El Mikel
Published: 3/9/2010 6:02:45 AM
#20

hmmm - I haven't read the books, but have they not invented longbows in Westeros?  I'm not sure the bowmen at Agincourt only hit on a shield roll ;o)  and although the film is a typical travesty historically, I think Wallace's pikemen would also demand better dice!!

selbuorT
Published: 3/8/2010 5:56:14 AM
#19

No problem Elberon. I think I didn't get you wrong. I didn't understand it as a poke at me. :-)

Guess, the user over here, that go for the competition should be happy, that you won't go for it.
It's just like Scayra said. Would be hard for them to push that kind of envelope ;-)))

 

Scayra
Published: 3/5/2010 9:59:58 AM
#18

@Elberon: You already set the mark very high with some of your creatures (and races). One of the terms of our fan created creature set is not to copy already existing creatures - and with so many different and interesting creatures you designed it will be a heck of a job to create three new creatures.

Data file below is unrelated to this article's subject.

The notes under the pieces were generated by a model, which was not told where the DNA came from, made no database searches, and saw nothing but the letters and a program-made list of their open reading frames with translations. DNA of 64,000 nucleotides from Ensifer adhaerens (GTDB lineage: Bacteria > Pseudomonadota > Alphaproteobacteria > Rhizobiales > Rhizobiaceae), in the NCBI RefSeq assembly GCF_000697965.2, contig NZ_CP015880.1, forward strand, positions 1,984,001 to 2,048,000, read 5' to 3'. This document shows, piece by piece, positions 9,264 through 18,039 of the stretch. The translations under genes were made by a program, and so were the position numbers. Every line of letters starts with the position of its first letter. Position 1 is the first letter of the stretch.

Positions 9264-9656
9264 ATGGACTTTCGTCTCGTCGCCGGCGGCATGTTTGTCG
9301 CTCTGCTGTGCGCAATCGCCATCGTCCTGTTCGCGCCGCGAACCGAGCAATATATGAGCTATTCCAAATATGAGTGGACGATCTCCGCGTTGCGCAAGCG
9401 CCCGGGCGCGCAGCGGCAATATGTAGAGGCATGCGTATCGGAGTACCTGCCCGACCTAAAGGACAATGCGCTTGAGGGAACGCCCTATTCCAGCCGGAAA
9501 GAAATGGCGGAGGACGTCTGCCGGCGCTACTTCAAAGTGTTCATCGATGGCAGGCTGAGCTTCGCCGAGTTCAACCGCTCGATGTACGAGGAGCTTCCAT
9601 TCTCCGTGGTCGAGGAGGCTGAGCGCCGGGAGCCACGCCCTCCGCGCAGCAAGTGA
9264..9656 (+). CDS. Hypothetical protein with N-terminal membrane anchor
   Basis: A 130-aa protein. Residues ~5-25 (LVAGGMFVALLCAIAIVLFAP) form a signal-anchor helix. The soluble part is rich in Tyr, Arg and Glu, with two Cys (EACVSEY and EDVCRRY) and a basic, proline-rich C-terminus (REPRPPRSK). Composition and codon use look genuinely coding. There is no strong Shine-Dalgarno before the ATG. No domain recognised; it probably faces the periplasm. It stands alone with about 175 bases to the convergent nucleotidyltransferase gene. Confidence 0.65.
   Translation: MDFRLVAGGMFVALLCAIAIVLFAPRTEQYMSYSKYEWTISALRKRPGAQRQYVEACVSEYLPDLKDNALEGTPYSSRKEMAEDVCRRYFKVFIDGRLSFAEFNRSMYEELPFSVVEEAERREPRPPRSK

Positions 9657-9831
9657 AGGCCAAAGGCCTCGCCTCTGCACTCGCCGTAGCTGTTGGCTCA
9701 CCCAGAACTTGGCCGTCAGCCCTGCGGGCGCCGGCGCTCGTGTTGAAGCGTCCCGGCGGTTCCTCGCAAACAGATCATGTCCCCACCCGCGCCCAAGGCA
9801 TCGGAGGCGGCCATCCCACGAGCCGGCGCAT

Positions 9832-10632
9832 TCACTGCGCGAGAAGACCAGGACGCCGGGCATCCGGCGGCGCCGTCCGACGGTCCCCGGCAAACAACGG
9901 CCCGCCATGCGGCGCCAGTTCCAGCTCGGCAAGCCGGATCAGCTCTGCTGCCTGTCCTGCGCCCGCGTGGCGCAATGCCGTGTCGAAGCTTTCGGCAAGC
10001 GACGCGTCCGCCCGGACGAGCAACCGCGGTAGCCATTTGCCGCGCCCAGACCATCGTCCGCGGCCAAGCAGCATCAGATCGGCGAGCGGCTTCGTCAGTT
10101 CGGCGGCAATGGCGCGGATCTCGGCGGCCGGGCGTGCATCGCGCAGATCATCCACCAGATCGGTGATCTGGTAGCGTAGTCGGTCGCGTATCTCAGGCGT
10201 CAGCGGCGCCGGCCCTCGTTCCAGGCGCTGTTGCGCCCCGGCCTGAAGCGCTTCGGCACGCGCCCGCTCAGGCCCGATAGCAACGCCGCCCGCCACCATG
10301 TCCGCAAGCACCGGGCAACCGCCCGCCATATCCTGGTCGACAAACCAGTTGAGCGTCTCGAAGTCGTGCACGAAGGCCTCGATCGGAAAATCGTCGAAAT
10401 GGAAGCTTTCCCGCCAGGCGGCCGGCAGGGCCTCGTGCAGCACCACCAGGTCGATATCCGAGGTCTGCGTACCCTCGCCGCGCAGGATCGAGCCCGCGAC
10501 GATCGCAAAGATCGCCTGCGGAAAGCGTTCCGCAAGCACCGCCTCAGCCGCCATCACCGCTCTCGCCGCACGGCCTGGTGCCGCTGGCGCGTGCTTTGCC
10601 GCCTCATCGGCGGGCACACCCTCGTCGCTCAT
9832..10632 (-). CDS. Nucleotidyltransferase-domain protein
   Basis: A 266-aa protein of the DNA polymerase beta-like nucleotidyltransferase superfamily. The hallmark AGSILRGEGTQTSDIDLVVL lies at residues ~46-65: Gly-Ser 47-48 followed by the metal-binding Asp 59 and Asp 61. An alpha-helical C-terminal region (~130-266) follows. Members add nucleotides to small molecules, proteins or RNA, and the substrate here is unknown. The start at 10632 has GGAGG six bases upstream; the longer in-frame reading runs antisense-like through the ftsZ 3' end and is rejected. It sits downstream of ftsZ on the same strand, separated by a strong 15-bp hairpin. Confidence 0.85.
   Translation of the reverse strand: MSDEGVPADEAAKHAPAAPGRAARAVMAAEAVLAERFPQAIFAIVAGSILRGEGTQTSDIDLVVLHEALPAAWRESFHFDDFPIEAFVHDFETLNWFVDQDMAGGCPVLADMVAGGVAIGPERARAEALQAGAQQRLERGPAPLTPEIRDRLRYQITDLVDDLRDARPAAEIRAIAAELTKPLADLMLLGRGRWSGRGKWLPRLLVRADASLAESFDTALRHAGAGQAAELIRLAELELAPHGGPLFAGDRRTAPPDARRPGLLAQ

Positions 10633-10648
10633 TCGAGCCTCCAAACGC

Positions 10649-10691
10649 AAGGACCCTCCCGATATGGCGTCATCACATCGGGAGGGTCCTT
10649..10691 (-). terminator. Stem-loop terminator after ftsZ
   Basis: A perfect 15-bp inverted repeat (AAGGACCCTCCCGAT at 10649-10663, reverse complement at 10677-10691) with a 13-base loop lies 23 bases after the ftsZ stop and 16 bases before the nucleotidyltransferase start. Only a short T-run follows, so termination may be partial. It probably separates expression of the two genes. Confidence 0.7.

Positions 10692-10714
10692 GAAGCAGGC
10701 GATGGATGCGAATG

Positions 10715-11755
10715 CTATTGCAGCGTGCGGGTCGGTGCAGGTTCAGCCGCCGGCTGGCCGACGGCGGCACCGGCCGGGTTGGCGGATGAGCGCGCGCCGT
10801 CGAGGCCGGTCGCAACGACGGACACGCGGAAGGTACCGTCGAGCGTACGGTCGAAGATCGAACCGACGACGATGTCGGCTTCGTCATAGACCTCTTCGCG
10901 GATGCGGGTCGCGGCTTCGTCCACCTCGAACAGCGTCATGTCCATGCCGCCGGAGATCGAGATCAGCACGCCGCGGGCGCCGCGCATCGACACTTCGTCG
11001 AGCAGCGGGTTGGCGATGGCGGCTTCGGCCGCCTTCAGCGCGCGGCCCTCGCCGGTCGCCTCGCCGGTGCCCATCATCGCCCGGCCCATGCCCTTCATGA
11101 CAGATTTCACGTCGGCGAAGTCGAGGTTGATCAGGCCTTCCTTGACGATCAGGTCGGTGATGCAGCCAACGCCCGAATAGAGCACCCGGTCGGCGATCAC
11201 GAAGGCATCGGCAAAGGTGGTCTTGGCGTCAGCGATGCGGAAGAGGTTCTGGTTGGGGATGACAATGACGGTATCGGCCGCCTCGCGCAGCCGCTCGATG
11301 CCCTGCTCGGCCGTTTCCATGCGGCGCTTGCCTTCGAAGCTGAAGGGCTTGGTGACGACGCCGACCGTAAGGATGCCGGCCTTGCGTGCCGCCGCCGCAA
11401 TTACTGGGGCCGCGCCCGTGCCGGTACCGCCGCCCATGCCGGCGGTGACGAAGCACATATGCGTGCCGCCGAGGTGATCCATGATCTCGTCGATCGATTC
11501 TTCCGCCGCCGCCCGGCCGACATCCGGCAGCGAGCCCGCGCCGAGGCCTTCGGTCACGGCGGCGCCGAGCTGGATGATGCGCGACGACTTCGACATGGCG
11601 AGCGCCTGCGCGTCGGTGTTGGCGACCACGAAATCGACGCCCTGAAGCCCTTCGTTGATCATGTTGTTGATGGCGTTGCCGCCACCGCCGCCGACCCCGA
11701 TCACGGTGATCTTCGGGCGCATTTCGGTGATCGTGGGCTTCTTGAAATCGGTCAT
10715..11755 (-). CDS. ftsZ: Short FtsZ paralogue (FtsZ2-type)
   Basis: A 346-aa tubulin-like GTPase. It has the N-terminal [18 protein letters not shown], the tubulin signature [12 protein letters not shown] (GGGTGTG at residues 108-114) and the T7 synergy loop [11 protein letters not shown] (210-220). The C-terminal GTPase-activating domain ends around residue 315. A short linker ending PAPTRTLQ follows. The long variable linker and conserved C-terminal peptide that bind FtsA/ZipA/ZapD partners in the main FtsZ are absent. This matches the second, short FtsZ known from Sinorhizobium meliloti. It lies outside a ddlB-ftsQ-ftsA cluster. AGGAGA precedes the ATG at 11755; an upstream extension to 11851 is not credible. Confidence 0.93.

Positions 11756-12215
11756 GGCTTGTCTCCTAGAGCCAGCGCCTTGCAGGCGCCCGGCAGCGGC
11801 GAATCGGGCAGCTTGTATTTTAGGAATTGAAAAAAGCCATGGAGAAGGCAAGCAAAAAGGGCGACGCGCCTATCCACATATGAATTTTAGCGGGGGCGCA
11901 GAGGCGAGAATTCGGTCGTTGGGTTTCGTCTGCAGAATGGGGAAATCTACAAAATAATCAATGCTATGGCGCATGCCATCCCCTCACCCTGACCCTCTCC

Thanks for all you've already done for Battlelore.

Elberon
Published: 3/5/2010 7:33:42 AM
#17

 SelbuorT - I wish I read German as well as you write english - I'd have a go at that competition...  race or creature.

re my reply to the passion part - I missed out  a few smiley faces in my previous reply, I meant it as a mild jab at the new game than a poke at you ;-)

I just hope in the future Mr Borg is able to find a way to get his vision for BL out to the rest of us

selbuorT
Published: 3/5/2010 6:44:08 AM
#16

Well, I'd appreciate if BL would be continued like in the beginnings. And I agree with you: There is so much more possible than three or four races and that shortened lore system. It is nice to play in every way... don't get me wrong. BL is my top favourite Boardgame, indeed!
We had and we have this discussion about BL and its futher deployment in the worldofbattlelore.de, too. And we also have the discussion about BoW... and a lot different oppinions.

We started a competition at the worldofbattlelore: a fan created creature set.
Well, if I had known the deployment of BoW and all its consequences, we should have started a different competition: fan created new race set!  ;-)

It is a question of passion what means, it is a matter of taste and a matter of liking. No need to argue about that.

Up to 5 books? You lucky guy. We have up to 8 books in German yet. That makes it up to $120... Good to have a library around. But the story is great. Similar to all the intrigues in the middleages. Yes, a lot of charakters, but a real great story. Matter of taste, I guess... :-)